Varicose veins appear through the skin as twisted and gnarled protruding veins. The condition occurs when blood is unable to return to the heart and pools in the veins of the legs and feet. Increased age, pregnancy and obesity are risk factors associated with varicose veins. The condition remains common and is most likely seen in women, reports MedlinePlus. Often purple or blue in coloration, the veins are seldom painful. Still, many people feel varicose veins are unsightly and treatment is based on cosmetic reasons.
Wear compression hose or stockings. The stockings are generally worn throughout the day and come in a variety of styles and colors. The stockings gently squeeze the legs to increase blood flow and circulation. Avoid wearing high heels and opt for flat-soled shoes. Do not wear tight fitting clothing around the waist or groin are that cuts off circulation, advises MayoClinic.com.
Avoid standing for long periods by taking breaks throughout the day. MayoClinic.com suggests changing positions every 30 minutes. Elevate your feet above your heart when sleeping or lounging. Do not cross your legs when sitting.
Lose weight if you are obese, suggests Johns Hopkins Medicine. Participate in 30 minutes of moderate, physical exercise daily. Physical exercise increases muscle tone which improves blood circulation.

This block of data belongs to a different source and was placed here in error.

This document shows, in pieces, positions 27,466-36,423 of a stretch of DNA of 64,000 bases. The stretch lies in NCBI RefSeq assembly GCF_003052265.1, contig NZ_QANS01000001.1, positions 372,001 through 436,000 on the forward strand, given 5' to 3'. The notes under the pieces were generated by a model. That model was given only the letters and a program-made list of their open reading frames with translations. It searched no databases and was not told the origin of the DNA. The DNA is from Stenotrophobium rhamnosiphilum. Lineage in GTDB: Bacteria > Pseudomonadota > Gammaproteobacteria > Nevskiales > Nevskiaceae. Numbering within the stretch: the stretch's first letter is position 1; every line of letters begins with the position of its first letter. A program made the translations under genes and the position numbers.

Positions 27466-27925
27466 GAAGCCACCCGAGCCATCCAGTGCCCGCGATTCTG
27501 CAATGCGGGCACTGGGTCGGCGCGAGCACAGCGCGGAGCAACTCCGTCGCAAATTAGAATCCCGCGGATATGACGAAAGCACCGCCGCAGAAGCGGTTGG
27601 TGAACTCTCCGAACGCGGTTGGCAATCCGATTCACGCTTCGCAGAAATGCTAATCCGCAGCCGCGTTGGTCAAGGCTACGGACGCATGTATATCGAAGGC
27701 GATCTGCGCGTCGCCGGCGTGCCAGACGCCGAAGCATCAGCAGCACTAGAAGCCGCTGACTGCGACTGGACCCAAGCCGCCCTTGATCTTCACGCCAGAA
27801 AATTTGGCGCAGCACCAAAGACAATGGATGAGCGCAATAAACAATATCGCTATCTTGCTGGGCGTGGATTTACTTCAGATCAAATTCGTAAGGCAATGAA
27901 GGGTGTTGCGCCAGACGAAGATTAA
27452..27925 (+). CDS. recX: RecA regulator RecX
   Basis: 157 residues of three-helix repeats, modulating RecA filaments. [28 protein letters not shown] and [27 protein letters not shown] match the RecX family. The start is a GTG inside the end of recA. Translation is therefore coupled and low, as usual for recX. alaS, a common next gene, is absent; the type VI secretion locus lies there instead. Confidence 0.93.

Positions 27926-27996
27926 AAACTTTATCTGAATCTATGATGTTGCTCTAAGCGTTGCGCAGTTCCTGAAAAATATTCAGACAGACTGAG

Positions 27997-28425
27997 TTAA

Consider non-invasive treatments such as sclerotherapy. Allow a medical professional to inject a saline solution into the enlarged vein. The vein will absorb the solution, harden and then disappear. Additional non-surgical treatments include laser and radiofrequency ablation. Intense heat is shifted onto the varicose vein via a flexible tube catheter inserted into the vein. The heat causes the vein to close off and disappear, according to MedlinePlus.
Remove the effected vein, suggests MayoClinic.com. The procedure, known as vein stripping, involves several small incisions made into the leg to remove the vein. Blood circulation is not reduced, as veins deeper and larger inside the leg are responsible for most blood flow, explains the clinic.
Varicose veins which develop during pregnancy generally disappear within three months after delivery, according to MayoClinic.com.
Treatment options, including surgery, may only be temporary. Additional varicose veins can occur.
According to MedlinePlus, the risks for any medical treatment of varicose veins includes bruising or scarring, nerve injury and the eventual return of the varicose vein.